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DeMozota_v26.

Final 12/16/03 5:01 PM Page i

design
management
using design
to

build brand value


and

corporate innovation

brigitte
bor ja de mozota
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2003 Brigitte Borja de Mozota

All rights reserved. Copyright under Berne Copyright Convention, Universal Copyright Convention, and Pan-
American Copyright Convention. No part of this book may be reproduced, stored in a retrieval system, or
transmitted in any form, or by any means, electronic, mechanical, photocopying, recording, or otherwise,
without prior permission of the publisher.

07 06 05 04 03 5 4 3 2 1

Published by Allworth Press


An imprint of Allworth Communications, Inc.
10 East 23rd Street, New York, NY 10010

Cover and interior page design by Jennifer Moore, Brooklyn, NY


Page composition/typography by Rosanne Pignone, Pro Production

ISBN: 1-58115-283-3

Library of Congress Cataloging-in-Publication Data


Borja de Mozota, Brigitte.
Design management: using design to build brand value and corporate innovation /
Brigitte Borja de Mozota.
p. cm.
Includes bibliographical references.
ISBN 1-58115-283-3 (pbk.)
1. Manufacturing processes. 2. Design, Industrial. I. Title.
TS183.B56 2003
658.5'752dc22 2003020913
Printed in Canada
DeMozota_v26.Final 12/16/03 5:01 PM Page iii

table of contents

acknowledgments / iv
foreword / v
preface / vi

part i: the fundamentals of design management


Chapter 1 / 2
the field of design
Chapter 2 / 21
the history of design: portraits of entrepreneurs
Chapter 3 / 40
design and business performance
Chapter 4 / 67
design management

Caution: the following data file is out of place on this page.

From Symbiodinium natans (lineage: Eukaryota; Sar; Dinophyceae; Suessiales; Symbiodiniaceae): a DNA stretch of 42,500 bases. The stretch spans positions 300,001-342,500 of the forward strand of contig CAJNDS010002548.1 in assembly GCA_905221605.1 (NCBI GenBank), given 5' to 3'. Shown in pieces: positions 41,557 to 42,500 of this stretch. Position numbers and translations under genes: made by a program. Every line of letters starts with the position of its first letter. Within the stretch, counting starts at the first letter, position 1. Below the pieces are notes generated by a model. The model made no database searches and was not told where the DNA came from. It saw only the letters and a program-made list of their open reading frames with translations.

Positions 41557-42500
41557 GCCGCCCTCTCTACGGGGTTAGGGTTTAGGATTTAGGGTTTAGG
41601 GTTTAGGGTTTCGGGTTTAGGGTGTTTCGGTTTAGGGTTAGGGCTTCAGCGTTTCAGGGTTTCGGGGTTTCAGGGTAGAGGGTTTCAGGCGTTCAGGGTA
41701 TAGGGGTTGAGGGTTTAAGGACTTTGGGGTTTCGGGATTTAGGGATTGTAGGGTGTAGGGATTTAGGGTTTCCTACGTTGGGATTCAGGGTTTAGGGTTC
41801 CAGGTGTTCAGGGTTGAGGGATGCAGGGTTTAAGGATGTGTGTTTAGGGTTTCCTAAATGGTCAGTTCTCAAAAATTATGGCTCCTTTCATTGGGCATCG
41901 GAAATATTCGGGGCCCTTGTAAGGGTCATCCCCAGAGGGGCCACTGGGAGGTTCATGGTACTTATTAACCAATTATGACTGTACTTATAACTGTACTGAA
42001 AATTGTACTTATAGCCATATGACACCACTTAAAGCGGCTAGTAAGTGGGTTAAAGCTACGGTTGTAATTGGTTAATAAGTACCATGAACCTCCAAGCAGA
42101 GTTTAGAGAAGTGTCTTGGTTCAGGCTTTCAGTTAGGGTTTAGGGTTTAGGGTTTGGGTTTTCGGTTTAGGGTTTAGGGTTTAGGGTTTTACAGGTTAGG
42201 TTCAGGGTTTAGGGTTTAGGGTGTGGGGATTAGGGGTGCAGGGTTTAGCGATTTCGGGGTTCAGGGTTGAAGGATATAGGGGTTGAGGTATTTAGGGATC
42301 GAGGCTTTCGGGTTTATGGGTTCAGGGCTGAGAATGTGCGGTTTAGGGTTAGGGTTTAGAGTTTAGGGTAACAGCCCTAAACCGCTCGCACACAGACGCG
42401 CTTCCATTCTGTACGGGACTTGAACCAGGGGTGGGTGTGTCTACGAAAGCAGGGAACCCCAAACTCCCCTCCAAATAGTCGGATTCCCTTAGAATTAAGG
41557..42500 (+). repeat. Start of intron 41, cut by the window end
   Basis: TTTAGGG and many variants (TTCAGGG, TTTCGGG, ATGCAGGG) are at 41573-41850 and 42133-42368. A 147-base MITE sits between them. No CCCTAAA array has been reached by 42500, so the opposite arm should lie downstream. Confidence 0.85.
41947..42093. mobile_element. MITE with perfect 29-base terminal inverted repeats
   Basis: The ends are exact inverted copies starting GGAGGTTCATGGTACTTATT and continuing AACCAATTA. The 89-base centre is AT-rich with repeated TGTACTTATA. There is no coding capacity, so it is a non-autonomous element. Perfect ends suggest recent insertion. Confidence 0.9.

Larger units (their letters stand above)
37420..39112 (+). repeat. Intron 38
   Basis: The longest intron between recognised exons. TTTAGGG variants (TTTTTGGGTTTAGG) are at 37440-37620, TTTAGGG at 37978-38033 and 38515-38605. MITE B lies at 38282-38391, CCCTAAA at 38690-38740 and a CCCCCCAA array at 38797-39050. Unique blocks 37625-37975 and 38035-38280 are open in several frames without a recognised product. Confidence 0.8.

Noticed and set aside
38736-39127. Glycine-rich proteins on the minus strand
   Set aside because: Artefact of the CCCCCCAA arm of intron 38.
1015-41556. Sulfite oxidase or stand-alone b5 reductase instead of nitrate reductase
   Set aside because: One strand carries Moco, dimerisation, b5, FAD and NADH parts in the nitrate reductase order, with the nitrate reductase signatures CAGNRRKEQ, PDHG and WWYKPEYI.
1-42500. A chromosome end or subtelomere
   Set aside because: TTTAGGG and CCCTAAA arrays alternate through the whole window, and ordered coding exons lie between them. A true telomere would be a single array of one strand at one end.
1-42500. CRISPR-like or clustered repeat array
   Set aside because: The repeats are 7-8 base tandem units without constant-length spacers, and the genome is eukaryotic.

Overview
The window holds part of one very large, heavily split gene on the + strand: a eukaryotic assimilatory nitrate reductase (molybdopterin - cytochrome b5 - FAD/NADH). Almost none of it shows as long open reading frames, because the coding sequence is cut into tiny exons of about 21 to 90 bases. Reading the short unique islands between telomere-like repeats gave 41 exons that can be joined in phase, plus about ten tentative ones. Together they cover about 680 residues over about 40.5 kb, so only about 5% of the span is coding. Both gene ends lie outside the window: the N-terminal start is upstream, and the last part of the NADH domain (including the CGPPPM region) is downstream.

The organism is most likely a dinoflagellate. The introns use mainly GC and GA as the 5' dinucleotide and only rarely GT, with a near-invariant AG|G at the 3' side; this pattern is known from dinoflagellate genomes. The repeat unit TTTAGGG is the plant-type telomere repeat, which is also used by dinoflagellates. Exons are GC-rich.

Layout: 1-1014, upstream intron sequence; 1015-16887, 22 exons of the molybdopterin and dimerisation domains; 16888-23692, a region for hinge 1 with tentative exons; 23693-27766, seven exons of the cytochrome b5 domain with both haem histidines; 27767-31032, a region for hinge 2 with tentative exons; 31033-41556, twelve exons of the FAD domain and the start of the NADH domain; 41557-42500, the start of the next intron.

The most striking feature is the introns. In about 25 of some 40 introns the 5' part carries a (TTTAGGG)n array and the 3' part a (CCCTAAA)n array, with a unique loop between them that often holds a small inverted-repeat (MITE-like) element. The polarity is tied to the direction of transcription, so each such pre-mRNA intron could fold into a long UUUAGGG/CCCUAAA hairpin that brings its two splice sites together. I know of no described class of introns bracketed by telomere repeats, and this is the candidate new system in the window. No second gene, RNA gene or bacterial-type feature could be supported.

part ii: the value of design


Chapter 5 / 81
design and marketing: differentiation through design
Chapter 6 / 114
design and innovation: coordination through design
Chapter 7 / 142
design and strategy: transformation through design

part iii: design management in practice


Chapter 8 / 167
the design firm
Chapter 9 / 186
operational design management
Chapter 10 / 214
functional design management: managing the design department
Chapter 11 / 238
strategic design management
Conclusion / 258
Bibliography / 261
Index / 276

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ACKNOWLEDGMENTS
would like to thank for their early and continuing support, my friends and
I members of the Design Management Institute board:

Timothy Bachman
Jean Lon Bouchenoire
Bonnie Briggs
David Carvalho
Vincent Crance
Maguy Gabillard
Fennemiek Gommer
Lee Green
Yo Kaminagai
Judith Klappen
Sanjeev Malhotra
Ron Newman
Mark Oldach
Paul Porter
Earl Powell
Robyn Robins
Grard Vergneau
Gianfranco Zaccai

I would also like to thank Andrea Levy, who worked on the translation of Chapter 4,
and, my beloved family: Maxime, Aurore, and Rodrigue.

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FOREWORD
he Design Management Institute (DMI), since its founding in 1975,

T has literally built the foundation of the design management profession.


DMI is an independent, non-profit organization with members and con-
stituents, as well as education and research programs around the globe.
From this independent position, DMI works with a variety of institutions and orga-
nizations to help design managers become leaders in their professions and business
managers effectively utilize design for business success.
Our publishing partnership with Allworth Press is an important opportunity